When I logged in to my Prosper.com account over the weekend to check things out, I was surprised to see that one of my loans was being paid off early. This was a nice contrast to my two loans that have defaulted. Once this loan has been paid off, which should be in a day or two as the transaction settles, I will be left with one remaining loan, which is at 8.85%.
Monday, August 27, 2007
Tuesday, August 21, 2007
CNN is reporting that RealtyTrac says foreclosures were up another 9 percent in July over June and up 93% over the same month last year. They originally predicted a 33% increase over last year in foreclosures for the year, but have now raised that forecast to 60%.
But more ominous is this story from msnbc.com. Congress is looking at bailing out homeowners and lenders. Right now, it seems most of the possible action seems to be related to modifying the rules of Fannie Mae and Freddie Mac to allow them greater flexibility in the types of loans they can insure. I don't know about you, but I get nervous whenever the government decides to step in and "fix" a problem.
And in other mortgage related moves, there is this story that says Warren Buffett is considering buying part of Countrywide's mortgage business. Buffett has a pretty good track record at picking up good companies and discounted prices..
Monday, August 20, 2007
Growing up in Southern California, I rarely experienced the full force of Mother Nature. We had the occasional earthquake and once in a while the El Nino winds paid a visit, but for the most part, the weather was pretty idyllic. And now that I live in Arizona, I still don't really experience much bad weather. We get some pretty intense thunderstorms, but they typically don't last for too long - hours at most. So when I bought Rental #1 in Oklahoma, I mentally prepared myself for the fact that a tornado could destroy the house. After all, isn't the Midwest a swirling dustbowl of bad weather? Isn't that where Dorothy got blown away to Oz?
Of course, I know my weather stereotypes are not true, but some preconceptions persist. The bottom line is I have never lived in a an area that experiences extreme weather and so I have no idea how much it may affect buildings. I know if you live in areas that have really cold winters, you need to winterize your house. Apart from making sure your pipes don't freeze and burst, I have no idea what else winterizing your house entails. Nor do I know what can happen if you don't do something that you should have.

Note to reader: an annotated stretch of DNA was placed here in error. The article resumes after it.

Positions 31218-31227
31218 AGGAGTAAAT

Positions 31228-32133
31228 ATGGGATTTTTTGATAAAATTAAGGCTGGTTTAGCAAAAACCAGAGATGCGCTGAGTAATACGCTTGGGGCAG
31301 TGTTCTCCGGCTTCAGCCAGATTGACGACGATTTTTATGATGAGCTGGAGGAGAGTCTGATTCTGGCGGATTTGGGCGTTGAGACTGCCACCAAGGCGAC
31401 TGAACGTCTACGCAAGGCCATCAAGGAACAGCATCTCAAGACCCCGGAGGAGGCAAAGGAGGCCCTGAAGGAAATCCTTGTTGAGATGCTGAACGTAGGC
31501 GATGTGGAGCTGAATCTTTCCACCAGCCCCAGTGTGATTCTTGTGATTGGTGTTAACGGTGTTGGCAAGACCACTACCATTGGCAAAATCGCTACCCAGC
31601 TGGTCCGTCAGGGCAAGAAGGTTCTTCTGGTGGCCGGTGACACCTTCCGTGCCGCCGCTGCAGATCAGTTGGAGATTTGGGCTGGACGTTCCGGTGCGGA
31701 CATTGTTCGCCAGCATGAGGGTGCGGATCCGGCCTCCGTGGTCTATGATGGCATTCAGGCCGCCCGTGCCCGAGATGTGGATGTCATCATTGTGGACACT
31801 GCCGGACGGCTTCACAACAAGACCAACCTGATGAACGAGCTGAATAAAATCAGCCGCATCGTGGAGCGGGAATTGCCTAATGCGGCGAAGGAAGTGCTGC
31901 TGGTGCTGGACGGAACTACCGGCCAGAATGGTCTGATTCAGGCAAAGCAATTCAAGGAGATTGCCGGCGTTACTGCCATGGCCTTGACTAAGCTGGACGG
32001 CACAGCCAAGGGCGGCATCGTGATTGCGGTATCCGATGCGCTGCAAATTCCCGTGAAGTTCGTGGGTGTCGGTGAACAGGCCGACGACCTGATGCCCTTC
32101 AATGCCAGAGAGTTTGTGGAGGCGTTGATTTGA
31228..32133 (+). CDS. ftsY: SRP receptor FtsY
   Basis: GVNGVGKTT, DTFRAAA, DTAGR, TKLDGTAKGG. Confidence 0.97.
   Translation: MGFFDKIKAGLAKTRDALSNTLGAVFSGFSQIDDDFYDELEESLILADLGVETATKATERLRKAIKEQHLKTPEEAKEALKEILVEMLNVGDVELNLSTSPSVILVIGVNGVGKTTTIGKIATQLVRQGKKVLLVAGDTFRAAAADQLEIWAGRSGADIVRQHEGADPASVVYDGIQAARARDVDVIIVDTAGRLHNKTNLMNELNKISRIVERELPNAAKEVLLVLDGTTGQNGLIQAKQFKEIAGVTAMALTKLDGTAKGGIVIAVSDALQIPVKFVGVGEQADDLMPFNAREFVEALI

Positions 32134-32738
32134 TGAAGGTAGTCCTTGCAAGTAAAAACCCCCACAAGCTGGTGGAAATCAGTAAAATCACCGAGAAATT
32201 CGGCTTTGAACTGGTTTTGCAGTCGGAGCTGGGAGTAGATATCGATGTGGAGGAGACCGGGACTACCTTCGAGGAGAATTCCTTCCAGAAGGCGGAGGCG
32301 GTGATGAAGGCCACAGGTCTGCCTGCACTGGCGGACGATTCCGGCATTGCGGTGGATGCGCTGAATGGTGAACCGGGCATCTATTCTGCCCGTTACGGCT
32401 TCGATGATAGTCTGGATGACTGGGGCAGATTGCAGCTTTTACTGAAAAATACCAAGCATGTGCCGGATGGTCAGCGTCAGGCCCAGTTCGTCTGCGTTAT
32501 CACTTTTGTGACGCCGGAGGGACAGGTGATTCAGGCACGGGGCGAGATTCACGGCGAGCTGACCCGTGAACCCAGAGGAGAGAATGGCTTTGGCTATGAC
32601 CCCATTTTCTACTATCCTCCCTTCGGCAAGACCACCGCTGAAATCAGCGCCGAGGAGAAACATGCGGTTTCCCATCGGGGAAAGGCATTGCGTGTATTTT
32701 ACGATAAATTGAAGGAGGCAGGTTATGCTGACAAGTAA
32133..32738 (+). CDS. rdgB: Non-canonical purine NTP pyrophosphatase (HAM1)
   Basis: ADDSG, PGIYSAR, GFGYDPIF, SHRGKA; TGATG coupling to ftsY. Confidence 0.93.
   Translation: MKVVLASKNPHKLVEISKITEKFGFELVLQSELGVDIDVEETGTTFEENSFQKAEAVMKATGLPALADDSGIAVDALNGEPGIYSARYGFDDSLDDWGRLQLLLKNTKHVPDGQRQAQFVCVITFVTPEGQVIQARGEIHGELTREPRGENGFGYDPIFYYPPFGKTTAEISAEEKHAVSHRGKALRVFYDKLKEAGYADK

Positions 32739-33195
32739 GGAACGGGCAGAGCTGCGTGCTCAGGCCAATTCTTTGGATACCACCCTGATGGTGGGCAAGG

Hence, I am mentally prepared for my rental property in Tulsa to get blown away in a tornado. I have insurance, after all. But I wasn't prepared for flooding. This weekend, I saw images of the flooding going on in Oklahoma City and other parts of the state and was a bit worried. Flooding is not usually covered under normal homeowner's insurance, so I don't think my property would be covered in the event of a flood. Luckily, it turns out Tulsa is getting lots of rain, but experiencing no flooding, so I appear to be safe. But this weekend did serve as a wake up call.
This weekend also was my birthday! Woo-hoo!
Monday, August 13, 2007
Got my rent check today from Rental #1. I am pleased to report the tenants have finally paid the $200 they never paid back in May. No need to evict them.
I'm of two minds on this. These tenants have a history of late payments and I have already decided that I will not renew their lease when it is up in November. After reading what happened to Trisha's property after her tenant was evicted, I'm not really looking forward to having to evict someone. So to get the tenants out of the property, my choices are eviction for some reason and face possible property damage now or wait and try to find new tenants during the winter holiday season. If the tenants do decide to really damage the property if they get evicted, the property would probably be vacant for repairs close to the same amount of time as it would be if I tried to find a tenant during the holidays. In terms of lost rent, it might be a wash, but in terms of clean up costs, it would probably be cheaper to wait for the lease to expire.